Democratic presidential candidate John Kerry accused Republicans of using fear and smear tactics Tuesday, as he sought to refocus his campaign on domestic and foreign policy issues.
During a speech in New York City, Senator Kerry said it was time for what he called "a truthful and robust debate" about values in this year's election campaign.
Senator Kerry has been dogged by questions about his war record in Vietnam in recent days and on Tuesday sought to shift the debate back to domestic and foreign policy issues.
"The Bush campaign and it's allies have turned to the tactics of fear and smear because they can't talk about jobs, health care, energy independence and rebuilding our alliances," he said.
Mr. Kerry took aim at the president's economic record, particularly his tax cuts. The Massachusetts Democrat said the tax cut plan has helped wealthy Americans at the expense of the middle class.
"My duty, as I understand it, is to be a president who stands with the middle class, with the families, with their hopes, their struggles, a president who has a plan to strengthen our economy," he said. "A president who knows a stronger America begins at home."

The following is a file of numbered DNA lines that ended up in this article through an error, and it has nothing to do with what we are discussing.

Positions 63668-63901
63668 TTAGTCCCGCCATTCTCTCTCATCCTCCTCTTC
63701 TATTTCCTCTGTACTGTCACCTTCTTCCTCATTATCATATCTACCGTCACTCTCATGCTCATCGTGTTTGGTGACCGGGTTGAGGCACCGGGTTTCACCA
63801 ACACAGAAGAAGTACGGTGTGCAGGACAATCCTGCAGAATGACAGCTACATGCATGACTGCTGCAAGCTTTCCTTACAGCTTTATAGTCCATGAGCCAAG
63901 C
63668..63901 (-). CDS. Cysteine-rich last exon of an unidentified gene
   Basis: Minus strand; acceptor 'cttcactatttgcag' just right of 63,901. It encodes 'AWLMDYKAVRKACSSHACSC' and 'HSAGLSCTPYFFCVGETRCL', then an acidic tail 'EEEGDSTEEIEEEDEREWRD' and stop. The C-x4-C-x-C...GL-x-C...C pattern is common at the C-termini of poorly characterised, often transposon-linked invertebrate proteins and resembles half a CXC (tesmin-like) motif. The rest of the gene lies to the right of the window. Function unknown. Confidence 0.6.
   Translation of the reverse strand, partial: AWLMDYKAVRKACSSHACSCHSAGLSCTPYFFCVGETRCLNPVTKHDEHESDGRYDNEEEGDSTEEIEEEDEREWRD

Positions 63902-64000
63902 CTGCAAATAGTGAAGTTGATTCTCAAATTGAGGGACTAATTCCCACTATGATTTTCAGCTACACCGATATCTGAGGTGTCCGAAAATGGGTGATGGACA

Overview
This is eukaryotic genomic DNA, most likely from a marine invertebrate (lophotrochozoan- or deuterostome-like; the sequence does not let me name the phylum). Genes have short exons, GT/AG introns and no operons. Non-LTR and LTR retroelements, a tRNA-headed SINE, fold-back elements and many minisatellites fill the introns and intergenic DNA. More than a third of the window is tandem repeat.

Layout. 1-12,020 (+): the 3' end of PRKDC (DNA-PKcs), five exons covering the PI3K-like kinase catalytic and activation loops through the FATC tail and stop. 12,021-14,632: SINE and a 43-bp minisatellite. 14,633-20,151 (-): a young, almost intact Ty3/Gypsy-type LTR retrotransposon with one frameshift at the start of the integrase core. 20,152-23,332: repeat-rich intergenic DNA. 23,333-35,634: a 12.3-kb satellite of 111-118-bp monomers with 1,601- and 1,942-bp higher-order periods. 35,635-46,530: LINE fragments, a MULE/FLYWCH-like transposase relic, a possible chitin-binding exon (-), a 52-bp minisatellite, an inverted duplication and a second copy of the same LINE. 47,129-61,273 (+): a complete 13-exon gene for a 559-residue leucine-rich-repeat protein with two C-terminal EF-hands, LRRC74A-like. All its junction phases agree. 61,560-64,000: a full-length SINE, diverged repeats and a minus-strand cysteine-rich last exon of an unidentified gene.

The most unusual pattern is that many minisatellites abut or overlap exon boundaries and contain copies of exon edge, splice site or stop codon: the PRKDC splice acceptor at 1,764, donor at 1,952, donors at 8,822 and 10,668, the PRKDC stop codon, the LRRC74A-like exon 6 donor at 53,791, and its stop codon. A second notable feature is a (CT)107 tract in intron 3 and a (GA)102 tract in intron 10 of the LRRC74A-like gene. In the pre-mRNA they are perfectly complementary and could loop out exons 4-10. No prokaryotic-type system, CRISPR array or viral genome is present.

Republicans are preparing for their national convention in New York next week. They contend the president's tax cuts have helped to create more than one million new jobs since last year.
Senator Kerry's attempt to refocus the campaign comes after days of debate over his service in Vietnam and his anti-war activities in the early 1970s. The controversy was sparked by a veterans group that says the Massachusetts Democrat lied about some of his combat experiences in Vietnam.
Former Republican Senator Bob Dole said the group had raised some serious questions about Mr. Kerry's war record. He spoke on CNN's Late Edition.
"I think Senator Kerry needs to talk about his Senate record, which is pretty thin," said Mr. Dole. "That is probably why he is talking about his war record, which is pretty confused."
Senator Kerry has accused the veteran's group of acting as a front organization for the Bush campaign. But Bush campaign officials have said they have no involvement with the veterans group raising the questions about Senator Kerry.